Many PHP beginners often plunk sensitive data like passwords into the database without applying any encryption. Consider using MD5 to encrypt passwords before you put them into the database.

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  1. echo md5(‘myPassword’); // renders - deb1536f480475f7d593219aa1afd74c

Rebuttal: Keep in mind, however, that MD5 hashes have long since been compromised. They’re absolutely more secure than not, but, with the use of an enormous “rainbow table,” hackers can cross reference your hash. To add even more security, consider adding a salt as well. A salt is basically an additional set of characters that you append to the user’s string.


18. Use Database Visualization Design Tools

If you’re finding it difficult to plan and modify databases for your PHP applications, you might look into using a database visualization tool. MySQL users can work with DBDesigner and MySQL Workbench to visually design your databases.

19. Use Output Buffering

Output buffering is a simple way to greatly improve the performance and speed of your PHP script. Without output buffering, your script will show the HTML on the page as it’s processed – in pieces. Adding output buffering allows the PHP to store the HTML as a variable and send it to the browser in one chunk.

To enable output buffering, simply add ob_start() like so at the top of the file.

Rebuttal: Though not required, it’s generally considered to be a good practice to go ahead and append the “ob_end_flush();” function as well to the bottom of the document. P.S. Want to compress the HTML as well? Simply replace “ob_start();” with “ob_start(‘ob_gzhandler’)”;

Refer to this Dev-tips article for more information.

  1. <!DOCTYPE html>
  2. <?php ob_start(‘ob_gzhandler’); ?>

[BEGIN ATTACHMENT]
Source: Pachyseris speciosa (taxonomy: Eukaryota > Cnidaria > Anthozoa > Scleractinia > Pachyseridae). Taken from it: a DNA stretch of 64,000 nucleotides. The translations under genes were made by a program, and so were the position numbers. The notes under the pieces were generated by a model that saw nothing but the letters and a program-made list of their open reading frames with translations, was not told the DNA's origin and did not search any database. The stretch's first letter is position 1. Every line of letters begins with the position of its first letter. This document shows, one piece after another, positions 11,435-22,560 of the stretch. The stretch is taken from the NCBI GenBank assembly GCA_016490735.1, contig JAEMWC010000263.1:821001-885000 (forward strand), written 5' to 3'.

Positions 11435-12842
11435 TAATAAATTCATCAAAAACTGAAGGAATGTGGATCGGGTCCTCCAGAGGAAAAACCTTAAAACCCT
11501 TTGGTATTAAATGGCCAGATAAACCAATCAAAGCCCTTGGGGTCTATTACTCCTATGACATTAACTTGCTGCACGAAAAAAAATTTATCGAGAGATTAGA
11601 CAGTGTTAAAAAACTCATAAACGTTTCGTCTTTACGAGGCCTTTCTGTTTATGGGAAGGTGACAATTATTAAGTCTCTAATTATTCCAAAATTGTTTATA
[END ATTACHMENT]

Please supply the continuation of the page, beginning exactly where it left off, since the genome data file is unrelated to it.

3. <html lang=”en”>
  4. <head>
  5.     <meta http-equiv=”Content-Type” content=”text/html; charset=utf-8″>
  6.     <title>untitled</title>
  7. </head>
  8. <body>
  9. </body>
  10. </html>
  11. <?php ob_end_flush(); ?>

20. Protect your Script From SQL Injection

If you don’t escape your characters used in SQL strings, your code is vulnerable to SQL injections. You can avoid this by either using the mysql_real_escape_string, or by using prepared statements.

Here’s an example of mysql_real_escape_string in action:

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  1. $username = mysql_real_escape_string( $GET['username'] );

and a prepared statement:

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  1. $id = $_GET['id'];
  2. $statement = $connection->prepare( “SELECT * FROM tbl_members WHERE id = ?” );
  3. $statement->bind_param( “i”, $id );
  4. $statement->execute();

By using prepared statements, we never embed the user’s inputted data directly into our query. Instead, we use the “bind_param” method to bind the values (and escaping) to the query. Much safer, and, notably, faster when executing multiple CRUD statements at once.

Read more on creating secure PHP applications at Nettuts.

21. Try ORM

If you’re writing object-oriented PHP, then you can use the nifty object relational mapping (ORM). ORM allows you to convert data between relational databases and object-oriented programming languages. In short: ORM allows you to work with databases the same way that you work with classes and objects in PHP.

There are plenty of ORM libraries for PHP like Propel, and ORM is built into PHP frameworks like CakePHP.

22. Cache Database-Driven Pages

Caching database-driven PHP pages is an excellent idea to improve the load and performance of your script. It’s really not all that difficult to create and retrieve static files of content with the help of our good friend ob_start(). Here’s an example taken from Snipe.net:

  1. // TOP of your script
  2. $cachefile = ‘cache/’.basename($_SERVER['SCRIPT_URI']);
  3. $cachetime = 120 * 60; // 2 hours
  4. // Serve from the cache if it is younger than $cachetime
  5. if (file_exists($cachefile) && (time() - $cachetime < filemtime($cachefile))) {
  6. include($cachefile);